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What skills can children practice with seek-and-find books?

What skills can children practice with seek-and-find books?

Kids love search-and-find books, and early childhood educators love them too. While all books are great for teaching kids to read, the interactive nature of a seek-and-find book adds an extra element of play to the learning process. In addition to helping kids practice reading, these books are an interactive experience that help kids learn the skills they need to solve problems, create their own stories, and much more.

Learning shapes and colors

The real challenge in search-and-find books is picking out the character you’re looking for in a visually busy image. The only way to do it successfully is to be able to visually identify the character by their appearance. That means kids need to be able to understand and articulate the color of a character’s hair, the pattern on their shirt, the expression on their face, and more.

As kids learn more about shapes and colors, they’ll get faster at successfully identifying characters in the middle of chaotic scenes.


Practice remembering details and instructions

Yes, memory is a skill that needs practice! When a child searches for a particular character on the page, they’re exercising their memory of what that character looks like. They’re practicing holding onto what they know about a character’s hair, clothing, expression, and more. Kids returning to a much-loved book may also begin to retain information about where their favorite characters are on the page. They can practice finding their favorite scenes.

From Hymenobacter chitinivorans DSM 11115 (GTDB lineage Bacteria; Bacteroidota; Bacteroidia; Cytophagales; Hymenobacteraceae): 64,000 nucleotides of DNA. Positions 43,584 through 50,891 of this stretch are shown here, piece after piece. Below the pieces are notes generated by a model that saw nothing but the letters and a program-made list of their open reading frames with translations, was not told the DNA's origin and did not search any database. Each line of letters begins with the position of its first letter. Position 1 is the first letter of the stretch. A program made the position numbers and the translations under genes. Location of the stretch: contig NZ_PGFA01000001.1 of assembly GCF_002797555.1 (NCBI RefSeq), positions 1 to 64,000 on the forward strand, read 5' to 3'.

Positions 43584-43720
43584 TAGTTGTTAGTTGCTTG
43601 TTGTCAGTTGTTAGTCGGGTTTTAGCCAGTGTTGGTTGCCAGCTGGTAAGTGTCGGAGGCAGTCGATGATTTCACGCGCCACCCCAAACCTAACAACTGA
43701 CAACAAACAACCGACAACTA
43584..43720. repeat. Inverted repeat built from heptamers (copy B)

Our LEGO seek-and-find books also include activities that strengthen memory like comparison puzzles. By looking for differences in two similar images, kids have to hold a memory in their minds of what the original page looked like. Although it seems like a simple activity, it’s actually a complicated test of noticing, storing, and recalling details.


Creativity and storytelling

The busy worlds on the pages of seek-and-find books can tell complex stories without using any text at all. Instead of just reading words on a page to your child, you can ask your child to be the one who tells the story to you. What are the construction workers building in LEGO City? How do the skeletons like to spend their time in the Secret Dimension? What are the students studying in the Hogwarts library?

Imagining and telling stories is a vital part of early childhood development. Through storytelling, children practice solving complex problems. They learn to put themselves in the shoes of people in different situations and develop empathy for others. They build verbal skills by communicating their ideas. Most importantly, they develop a sense of curiosity about the way the world works, and learn to create narratives that put what they learn into practice.